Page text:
Fossils, as you know, are so last century
Posted on 13 February 2013 by e-news
This week there’s exquisitely bad news for coal. The news just keeps getting worse, and if the politicians – and we, the great unwashed – don’t divest ourselves of our addiction to cheap fossil fuels, the market is now looking certain to do it for us.
The smart money is with renewables. Fossils, as you know, are so last century!
A celebration of the power of solar energy is being held at the Castlemaine Goldfields Soccer Club, Chewton Soldiers Memorial Reserve, on Sunday 24 February at 11am. It’s part of a nationwide series of solar barbecues organised by the 100% Renewables Community Campaign.
Over 300 solar photovoltaic systems have been installed in Castlemaine in the last few years with the help of the Mount Alexander Sustainability Group (MASG). The owners of those systems and people who want to know more about solar panels and solar power are invited to attend. Soccer starts at 9am. BYO food and drinks chairs/rug. The soccer club canteen will be open.
The Castlemaine Goldfields Football Club would like to thank their sponsors Steve Breheny, Maldon Community Bank and Maree Edwards.
The next meeting of the Solar forum is 3 March, 3-4.30pm at 5/23 Campbell Street, Castlemaine (between Barker and Hargraves just above the Colonial Motel). The focus is to work out our aims and therefore what MASG’s next steps could be. Please ask anyone else you think would be interested.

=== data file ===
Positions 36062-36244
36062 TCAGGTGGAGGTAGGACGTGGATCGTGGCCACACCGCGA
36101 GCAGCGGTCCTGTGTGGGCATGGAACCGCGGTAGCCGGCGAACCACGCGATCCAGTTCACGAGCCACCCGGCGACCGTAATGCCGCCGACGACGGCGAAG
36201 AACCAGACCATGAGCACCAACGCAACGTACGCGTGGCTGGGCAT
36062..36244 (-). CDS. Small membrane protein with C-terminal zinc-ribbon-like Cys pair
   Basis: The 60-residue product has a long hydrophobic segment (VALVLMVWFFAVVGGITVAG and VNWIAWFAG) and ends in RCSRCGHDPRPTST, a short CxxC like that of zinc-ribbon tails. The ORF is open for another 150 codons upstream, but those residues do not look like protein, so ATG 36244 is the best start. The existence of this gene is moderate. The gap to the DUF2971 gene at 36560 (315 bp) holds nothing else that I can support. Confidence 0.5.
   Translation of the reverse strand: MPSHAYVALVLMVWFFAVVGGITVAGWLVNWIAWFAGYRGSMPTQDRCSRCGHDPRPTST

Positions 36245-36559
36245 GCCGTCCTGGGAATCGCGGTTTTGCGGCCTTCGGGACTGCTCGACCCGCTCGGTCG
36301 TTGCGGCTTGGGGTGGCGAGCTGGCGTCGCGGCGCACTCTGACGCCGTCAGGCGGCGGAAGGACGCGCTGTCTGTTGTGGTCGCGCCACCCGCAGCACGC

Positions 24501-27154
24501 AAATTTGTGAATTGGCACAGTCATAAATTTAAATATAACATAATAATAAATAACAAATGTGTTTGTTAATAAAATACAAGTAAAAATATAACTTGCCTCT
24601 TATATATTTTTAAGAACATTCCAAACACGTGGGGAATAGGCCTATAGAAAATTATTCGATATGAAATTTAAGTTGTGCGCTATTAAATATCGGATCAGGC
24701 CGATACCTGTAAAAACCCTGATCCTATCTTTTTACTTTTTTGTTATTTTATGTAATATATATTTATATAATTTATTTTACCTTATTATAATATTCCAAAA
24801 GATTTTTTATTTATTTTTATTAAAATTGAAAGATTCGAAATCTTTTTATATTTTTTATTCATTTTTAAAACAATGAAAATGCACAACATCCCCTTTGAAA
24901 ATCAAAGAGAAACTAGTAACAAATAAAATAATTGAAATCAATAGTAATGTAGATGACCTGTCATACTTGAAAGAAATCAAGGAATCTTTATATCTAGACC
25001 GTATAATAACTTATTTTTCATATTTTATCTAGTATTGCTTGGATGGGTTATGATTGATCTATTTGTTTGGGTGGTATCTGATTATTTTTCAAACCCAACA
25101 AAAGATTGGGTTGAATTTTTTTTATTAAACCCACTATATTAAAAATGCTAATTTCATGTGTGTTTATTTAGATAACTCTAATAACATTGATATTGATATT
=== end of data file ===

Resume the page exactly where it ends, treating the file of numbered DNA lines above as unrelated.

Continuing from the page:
Come up with a slogan for us! Mount Alexander Sustainability Group is descriptive all right, but it doesn’t roll easily off the tongue. We’re keen to have a form of words that says something – recognisable, exciting, even – about us.
We can offer a great prize to the one who comes up with the winning words. We want it to be bright, about the future, (and not including big words like ‘sustainability’ or even ‘green’).
Are you the wordsmith we’re looking for? Send your entries, with your contact details, to email@example.com by 28 February and you could be our lucky winner.
Hub Plot Garden Group
Each Monday at 9am, with cuppa and produce exchange 11am @ The Hub Plot. All welcome. For more info about The Hub Plot have a look at the http://thehubplot.tumblr.com/ or call Heather on 0409 327791 or Peter at firstname.lastname@example.org or simply drop in on Monday mornings.
Lots happening in the garden at the moment:
- seed planting under our hessian shade protectors
- harvesting our beans, onions, tomatoes, beetroot, lettuces and plums
- and of course ensuring the plants are being watered adequately is our main focus
We are also busy planning our first workshops for the year with a day of Garden Round Robin at the Hub Plot, 13 April. There will be lots of workshops to attend, activities for children and a seasonal lunch.
At this stage workshops look like being: worm farms, composting, seed raising, moon planting, wicking beds, chook care and more.
Watch this space as more details become available.
If you wish to join our produce exchange table on our regular Monday gardening session we stop for a cuppa and produce exchange at 11 am.